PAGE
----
But it was quick work for me to add a couple of coats of Dixie Belle’s Drop Cloth, sand just the edges to distress …

and then add a transfer from re.design with prima’s Classic Vintage Labels.

I finished it off with a coat of clear wax.  It was a super simple makeover.

Next up is the one that Sue found.

That was quite the bright lime green, and it was filthy dirty.  If it weren’t for those factors, it wouldn’t have been bad to try and save that original chippy paint on this one.

But no, it wasn’t really salvageable.  So I decided to honor the original green … just tone it down a bit.  I mixed up a custom blend of Homestead House milk paint in Upper Canada Green and Sweet Pickins milk paint in Patina.  The resulting color is that sort of jadeite, vintage, 50’s kitchen, everyday green.

I added a bit of an old prima transfer from my pile of scraps.

When painting over an existing color (especially one as bright as that lime green), always keep in mind that it is going to show when you distress the edges.

This one is also finished with clear wax.

Next up is the bare wood version.

Since this was bare wood, I decided to give that DIY Dark & Decrepit a try.  I wasn’t going to leave the stained, dark wood as the final look, I just wanted to create a base that would show under the paint when I distressed the edges.

In typical quandie fashion, I totally forgot to take pictures along the way to illustrate my process.  Jeesh, you’d think I’d be better about that by now.  But I get focused on a project and then I just keep going.  Since I don’t have photos, I’m not going to go into detail on using this product.  I’ll have to do that another time.  But suffice to say, it worked quite well for my purposes here (although it would have been better had I wet distressed those edges rather than sanding).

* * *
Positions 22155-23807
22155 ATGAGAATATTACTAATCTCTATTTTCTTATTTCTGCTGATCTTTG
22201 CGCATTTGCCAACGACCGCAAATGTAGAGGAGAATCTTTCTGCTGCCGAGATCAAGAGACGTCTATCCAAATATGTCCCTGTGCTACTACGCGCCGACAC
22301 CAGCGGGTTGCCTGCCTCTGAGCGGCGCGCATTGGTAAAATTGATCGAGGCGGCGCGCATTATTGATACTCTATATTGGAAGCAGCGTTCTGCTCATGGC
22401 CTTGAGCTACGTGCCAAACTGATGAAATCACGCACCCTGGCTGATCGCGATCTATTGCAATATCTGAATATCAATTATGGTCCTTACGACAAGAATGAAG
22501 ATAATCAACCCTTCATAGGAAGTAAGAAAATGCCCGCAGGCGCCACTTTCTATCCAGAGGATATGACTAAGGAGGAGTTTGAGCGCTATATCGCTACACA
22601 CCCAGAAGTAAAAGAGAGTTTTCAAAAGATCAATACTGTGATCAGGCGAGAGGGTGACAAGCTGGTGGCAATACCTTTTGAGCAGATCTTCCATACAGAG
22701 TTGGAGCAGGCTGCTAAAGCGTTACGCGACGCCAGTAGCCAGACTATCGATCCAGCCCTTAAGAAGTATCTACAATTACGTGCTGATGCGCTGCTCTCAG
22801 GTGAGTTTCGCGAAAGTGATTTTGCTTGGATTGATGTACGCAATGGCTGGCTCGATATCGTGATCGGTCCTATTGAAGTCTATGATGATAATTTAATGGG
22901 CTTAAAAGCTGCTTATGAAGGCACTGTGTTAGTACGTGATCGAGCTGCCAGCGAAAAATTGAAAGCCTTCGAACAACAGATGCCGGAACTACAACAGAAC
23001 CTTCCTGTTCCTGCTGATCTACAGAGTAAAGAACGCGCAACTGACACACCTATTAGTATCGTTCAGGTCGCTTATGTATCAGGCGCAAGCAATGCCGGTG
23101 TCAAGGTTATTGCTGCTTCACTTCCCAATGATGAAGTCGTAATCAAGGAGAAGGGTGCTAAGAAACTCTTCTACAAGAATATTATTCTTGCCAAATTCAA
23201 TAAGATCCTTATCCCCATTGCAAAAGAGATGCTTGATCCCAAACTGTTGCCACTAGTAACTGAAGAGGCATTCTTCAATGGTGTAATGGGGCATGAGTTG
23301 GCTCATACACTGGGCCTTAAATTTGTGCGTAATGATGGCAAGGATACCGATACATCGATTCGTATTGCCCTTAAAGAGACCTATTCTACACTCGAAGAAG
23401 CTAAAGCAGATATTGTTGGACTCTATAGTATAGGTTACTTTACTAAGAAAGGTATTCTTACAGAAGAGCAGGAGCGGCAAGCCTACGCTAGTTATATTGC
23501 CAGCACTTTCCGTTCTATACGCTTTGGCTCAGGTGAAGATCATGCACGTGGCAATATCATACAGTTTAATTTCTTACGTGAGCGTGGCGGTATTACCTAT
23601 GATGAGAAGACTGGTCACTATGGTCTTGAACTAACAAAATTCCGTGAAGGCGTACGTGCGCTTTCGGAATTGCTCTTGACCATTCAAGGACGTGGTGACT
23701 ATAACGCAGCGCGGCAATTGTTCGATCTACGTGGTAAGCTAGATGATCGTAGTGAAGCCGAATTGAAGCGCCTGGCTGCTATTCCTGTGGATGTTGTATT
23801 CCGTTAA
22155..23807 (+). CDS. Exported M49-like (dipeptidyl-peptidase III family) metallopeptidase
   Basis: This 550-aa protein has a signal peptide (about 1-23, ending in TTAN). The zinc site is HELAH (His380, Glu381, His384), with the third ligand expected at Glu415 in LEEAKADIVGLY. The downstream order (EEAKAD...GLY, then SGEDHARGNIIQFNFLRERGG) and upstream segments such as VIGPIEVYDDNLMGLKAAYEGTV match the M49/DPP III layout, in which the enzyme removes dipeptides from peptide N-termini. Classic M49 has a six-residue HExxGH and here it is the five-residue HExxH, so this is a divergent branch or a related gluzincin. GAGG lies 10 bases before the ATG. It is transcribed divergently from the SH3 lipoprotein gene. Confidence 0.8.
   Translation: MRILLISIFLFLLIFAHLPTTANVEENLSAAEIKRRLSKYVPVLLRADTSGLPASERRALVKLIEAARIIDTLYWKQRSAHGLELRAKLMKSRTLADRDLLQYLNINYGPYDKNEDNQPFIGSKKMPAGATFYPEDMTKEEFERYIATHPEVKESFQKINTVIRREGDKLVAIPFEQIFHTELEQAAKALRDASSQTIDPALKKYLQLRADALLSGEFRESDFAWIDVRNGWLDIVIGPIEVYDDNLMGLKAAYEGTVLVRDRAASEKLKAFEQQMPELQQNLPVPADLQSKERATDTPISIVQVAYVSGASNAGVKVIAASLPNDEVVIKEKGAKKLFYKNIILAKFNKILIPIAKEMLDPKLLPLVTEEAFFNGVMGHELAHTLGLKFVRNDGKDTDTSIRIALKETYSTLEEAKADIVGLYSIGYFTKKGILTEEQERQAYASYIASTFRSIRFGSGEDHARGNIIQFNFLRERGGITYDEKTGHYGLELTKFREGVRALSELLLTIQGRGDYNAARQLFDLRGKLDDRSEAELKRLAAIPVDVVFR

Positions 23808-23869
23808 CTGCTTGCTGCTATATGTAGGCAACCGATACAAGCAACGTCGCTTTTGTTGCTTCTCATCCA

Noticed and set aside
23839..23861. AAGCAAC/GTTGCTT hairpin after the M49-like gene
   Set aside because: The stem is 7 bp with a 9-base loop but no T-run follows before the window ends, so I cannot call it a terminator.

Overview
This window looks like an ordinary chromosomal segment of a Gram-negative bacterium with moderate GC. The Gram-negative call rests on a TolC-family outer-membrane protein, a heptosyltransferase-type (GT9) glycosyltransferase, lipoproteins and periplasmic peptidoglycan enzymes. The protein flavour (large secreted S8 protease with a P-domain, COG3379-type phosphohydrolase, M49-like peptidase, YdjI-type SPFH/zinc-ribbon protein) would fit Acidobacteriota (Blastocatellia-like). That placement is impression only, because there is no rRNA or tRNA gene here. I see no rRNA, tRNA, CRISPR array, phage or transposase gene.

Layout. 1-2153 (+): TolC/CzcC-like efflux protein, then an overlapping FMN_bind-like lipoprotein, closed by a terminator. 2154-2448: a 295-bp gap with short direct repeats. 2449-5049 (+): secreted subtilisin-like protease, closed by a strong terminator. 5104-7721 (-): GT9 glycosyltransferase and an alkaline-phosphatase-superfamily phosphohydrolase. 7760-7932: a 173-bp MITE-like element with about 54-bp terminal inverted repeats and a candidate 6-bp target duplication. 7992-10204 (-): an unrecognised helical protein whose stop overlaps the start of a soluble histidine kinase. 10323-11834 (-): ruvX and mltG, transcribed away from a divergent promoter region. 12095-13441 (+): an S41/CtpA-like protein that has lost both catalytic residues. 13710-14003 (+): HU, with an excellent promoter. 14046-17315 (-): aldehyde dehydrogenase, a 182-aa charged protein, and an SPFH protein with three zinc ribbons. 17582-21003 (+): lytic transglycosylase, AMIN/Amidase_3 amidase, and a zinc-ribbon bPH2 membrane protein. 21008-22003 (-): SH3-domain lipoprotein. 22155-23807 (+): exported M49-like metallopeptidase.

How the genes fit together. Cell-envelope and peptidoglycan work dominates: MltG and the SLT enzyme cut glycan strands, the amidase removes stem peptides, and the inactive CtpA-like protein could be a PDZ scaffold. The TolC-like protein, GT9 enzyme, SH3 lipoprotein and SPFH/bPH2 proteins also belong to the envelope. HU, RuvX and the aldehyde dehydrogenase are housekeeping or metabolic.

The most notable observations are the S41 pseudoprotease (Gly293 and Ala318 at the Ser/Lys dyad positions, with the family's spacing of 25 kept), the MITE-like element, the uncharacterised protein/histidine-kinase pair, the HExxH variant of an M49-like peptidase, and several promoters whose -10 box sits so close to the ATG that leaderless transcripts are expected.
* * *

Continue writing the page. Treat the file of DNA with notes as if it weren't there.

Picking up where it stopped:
Once the Dark & Decrepit was dry, I mixed up Sweet Pickins milk paint in Patina and added three coats.  Once that was dry I sanded it with 220 grit to smooth out the surface, removed the dust with a microfiber cloth and then added some of the Whimsical Wonderland transfer from Dixie Belle.

I wrapped the transfer all the way around the tote.

I have to admit, this look is a bit outside of my wheelhouse.  This transfer has some very bright colors.  I will say that putting it over the Patina did tone it down a tad, and so did sanding over it lightly with 220 grit paper after it was applied.

I also like the worn aspect that sanding over the transfer gave me.

So, although the bright colors aren’t quite my style, I still think this turned out nicely and will appeal to someone who likes a more colorful look.

By the way, I topcoated this one with Dixie Belle’s flat clear coat.

I saved my favorite of the four for last.

I often see this style of wood tote referred to as a berry basket.

This one is a bit rustic.  And it needed a better color, for sure.  So I pulled out one of my favorite greens, In a Pickle from Sweet Pickins.

Using milk paint on this piece resulted in some awesome chippy-ness.

I couldn’t help staging it up with those fabulous dishes I picked up while thrifting last week, and of course some strawberries.

I already had one of those green jars.  I use it as a photo prop all the time.  So when I saw another one while thrifting last week I had to snag it.

Initially I was thinking I’d sell it on, but now I think I might have to keep it for further photo staging.  Is two better than one?  What do you think?

FYI locals, I brought all four of these in to Reclaiming Beautiful this week along with a bunch of other goodies.  So if you’re looking for something to do this weekend, I recommend a shopping excursion to Stillwater.

So, which one is your favorite?

The smallest one?